Photo: Ilmari Fabritius
Cities all over the world are growing and offer their citizens almost unlimited opportunities. But rapid growth also brings massive challenges: social conflicts, environmental and health problems. If you feel the urge to understand and solve these complex global challenges, Urban Studies and Planning at University of Helsinki and Aalto University is your answer.
The Master’s Programme in Urban Studies and Planning combines the most important fields of urban studies into a progressive and interdisciplinary curriculum. “Urban development is such a complex issue, an integrated approach is the only way to go. Many themes are interdisciplinary and multi-sectoral by nature; you need to understand social sciences, engineering, architecture, ecology and so on. This doesn’t mean we have 40 professionals from different fields as teachers, but carefully selected world-class specialists who understand the big picture,” Director of the Programme, Professor Mari Vaattovaara says.
Apply to one, get two top universities
To meet the challenge two top-level universities in Finland – University of Helsinki and Aalto University – have joined forces to create the contents of the Master’s Programme in Urban Studies and Planning. “This is a unique combination in two ways; not only for its interdisciplinary breadth, but also for the variety of topics students can focus on. It’s very important to have an understanding of the core areas of urban phenomena. Only then can you contextualise your own special field of interest in relation to others,” Professor Vaattovaara explains.
Students can choose from three study tracks: Urban Planning and Design, Urban Life, Economy and Cultures or Urban Ecologies and Systems. Courses include extensive co-teaching to ensure multiple perspectives on core topics. The Programme prepares graduates for positions in urban development within public, private and non-profit organisations. “Educated professionals are in demand in this field. Our Master’s Programme has been built to ensure sufficient expertise to work in various expert roles, in Finland and internationally,” Mari Vaattovaara says.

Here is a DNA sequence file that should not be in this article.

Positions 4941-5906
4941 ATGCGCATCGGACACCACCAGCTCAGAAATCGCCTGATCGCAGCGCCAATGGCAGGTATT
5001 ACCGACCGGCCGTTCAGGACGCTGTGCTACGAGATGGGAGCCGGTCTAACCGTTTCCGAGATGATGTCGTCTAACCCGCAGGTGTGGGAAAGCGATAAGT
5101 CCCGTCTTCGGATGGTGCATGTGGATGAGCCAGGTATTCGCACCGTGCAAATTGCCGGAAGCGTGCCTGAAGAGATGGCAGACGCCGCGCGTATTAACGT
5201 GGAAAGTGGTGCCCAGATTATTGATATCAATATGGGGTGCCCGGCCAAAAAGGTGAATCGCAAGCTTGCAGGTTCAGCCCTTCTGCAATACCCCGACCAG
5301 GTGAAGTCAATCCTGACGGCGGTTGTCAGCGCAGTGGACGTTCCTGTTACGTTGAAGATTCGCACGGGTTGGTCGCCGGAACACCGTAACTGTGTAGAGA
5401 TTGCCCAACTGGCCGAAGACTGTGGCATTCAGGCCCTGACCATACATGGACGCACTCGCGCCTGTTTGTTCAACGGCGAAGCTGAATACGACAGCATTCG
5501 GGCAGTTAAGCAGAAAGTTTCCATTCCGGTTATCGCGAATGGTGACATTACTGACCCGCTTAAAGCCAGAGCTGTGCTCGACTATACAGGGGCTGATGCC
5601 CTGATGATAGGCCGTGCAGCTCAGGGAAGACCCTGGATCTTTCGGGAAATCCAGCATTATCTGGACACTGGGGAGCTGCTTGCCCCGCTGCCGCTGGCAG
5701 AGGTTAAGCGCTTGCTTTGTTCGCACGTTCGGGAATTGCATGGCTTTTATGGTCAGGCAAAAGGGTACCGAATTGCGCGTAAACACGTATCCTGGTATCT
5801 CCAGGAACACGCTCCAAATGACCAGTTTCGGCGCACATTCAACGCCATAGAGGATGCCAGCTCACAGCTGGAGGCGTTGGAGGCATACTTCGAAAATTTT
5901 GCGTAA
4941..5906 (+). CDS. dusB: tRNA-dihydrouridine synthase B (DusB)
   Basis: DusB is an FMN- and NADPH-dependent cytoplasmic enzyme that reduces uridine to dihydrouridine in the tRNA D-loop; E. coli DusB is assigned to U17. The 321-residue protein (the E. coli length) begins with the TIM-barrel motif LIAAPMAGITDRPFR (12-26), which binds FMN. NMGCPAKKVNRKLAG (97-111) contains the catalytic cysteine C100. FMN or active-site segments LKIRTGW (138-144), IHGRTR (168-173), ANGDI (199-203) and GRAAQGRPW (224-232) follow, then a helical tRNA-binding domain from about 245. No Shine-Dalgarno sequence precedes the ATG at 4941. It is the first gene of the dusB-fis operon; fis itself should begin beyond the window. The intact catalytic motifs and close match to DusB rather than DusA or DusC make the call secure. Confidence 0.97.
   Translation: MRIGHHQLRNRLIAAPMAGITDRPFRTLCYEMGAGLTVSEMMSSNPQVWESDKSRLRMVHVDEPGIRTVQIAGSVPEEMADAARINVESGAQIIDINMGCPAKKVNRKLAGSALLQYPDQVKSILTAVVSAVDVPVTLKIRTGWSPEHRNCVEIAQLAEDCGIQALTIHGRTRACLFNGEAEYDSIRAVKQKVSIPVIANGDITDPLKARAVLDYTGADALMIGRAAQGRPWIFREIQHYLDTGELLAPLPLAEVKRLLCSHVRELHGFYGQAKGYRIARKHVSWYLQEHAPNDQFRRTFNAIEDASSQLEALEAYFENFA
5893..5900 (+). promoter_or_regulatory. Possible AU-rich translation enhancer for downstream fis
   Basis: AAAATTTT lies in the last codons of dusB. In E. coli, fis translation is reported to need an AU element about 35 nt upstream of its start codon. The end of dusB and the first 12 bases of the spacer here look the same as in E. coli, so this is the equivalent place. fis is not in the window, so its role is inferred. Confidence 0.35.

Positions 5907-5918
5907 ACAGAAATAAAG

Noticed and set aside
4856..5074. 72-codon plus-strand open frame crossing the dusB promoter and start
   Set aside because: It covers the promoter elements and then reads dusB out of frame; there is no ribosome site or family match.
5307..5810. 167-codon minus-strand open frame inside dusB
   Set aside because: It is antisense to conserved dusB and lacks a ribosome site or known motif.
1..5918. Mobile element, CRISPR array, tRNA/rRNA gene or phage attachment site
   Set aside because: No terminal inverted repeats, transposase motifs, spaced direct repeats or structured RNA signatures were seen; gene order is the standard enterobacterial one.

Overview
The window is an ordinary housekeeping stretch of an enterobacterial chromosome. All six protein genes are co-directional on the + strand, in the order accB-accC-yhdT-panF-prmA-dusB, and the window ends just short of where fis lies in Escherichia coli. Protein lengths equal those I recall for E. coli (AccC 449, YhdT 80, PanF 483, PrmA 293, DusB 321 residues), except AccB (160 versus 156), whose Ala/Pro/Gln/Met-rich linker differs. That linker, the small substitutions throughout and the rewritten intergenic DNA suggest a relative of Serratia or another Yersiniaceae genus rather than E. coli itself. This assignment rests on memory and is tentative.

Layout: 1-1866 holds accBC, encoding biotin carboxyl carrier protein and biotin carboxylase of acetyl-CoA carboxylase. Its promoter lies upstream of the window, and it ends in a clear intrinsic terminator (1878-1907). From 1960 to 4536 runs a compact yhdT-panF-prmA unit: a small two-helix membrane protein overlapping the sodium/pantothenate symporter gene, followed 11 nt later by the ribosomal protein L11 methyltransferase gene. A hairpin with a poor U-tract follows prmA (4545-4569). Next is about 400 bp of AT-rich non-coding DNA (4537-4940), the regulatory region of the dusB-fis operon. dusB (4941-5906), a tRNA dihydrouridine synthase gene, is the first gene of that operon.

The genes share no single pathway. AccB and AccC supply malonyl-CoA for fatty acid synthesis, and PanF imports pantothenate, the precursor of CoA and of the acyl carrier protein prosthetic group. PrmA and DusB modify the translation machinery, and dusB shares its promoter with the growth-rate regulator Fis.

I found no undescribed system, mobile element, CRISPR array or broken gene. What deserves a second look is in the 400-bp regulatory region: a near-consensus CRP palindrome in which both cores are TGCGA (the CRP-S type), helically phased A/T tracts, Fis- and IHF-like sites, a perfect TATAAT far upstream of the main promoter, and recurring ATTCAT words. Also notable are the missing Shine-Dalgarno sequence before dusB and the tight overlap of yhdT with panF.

Real-life study projects
The Master’s Programme draws on the unique Helsinki context. “Helsinki is in many ways a special place to study and research urban planning. We have close collaboration in the Helsinki area, not only between universities, but also with municipalities. This provides our students with a practical framework and research topics with societal relevance to work with,”says Vaattovaara. “The city is international and growing rapidly, but Finland is still a small, homogeneous country, where relations to decision-makers are open. External experts and researchers can really have their say in planning the city. Our special position between east and west also makes it easy to find influences from both cultures.”
Urbanisation has been shaping the way we live already for decades. But the phenomenon is still growing and changing our societies at increasing speed. “The Master’s Programme is very much forward-looking. It is essential to understand current urban development issues, but it is not enough. City planning is a long term project; planners and researchers need to foresee how people want to live, move and use urban space in the future.”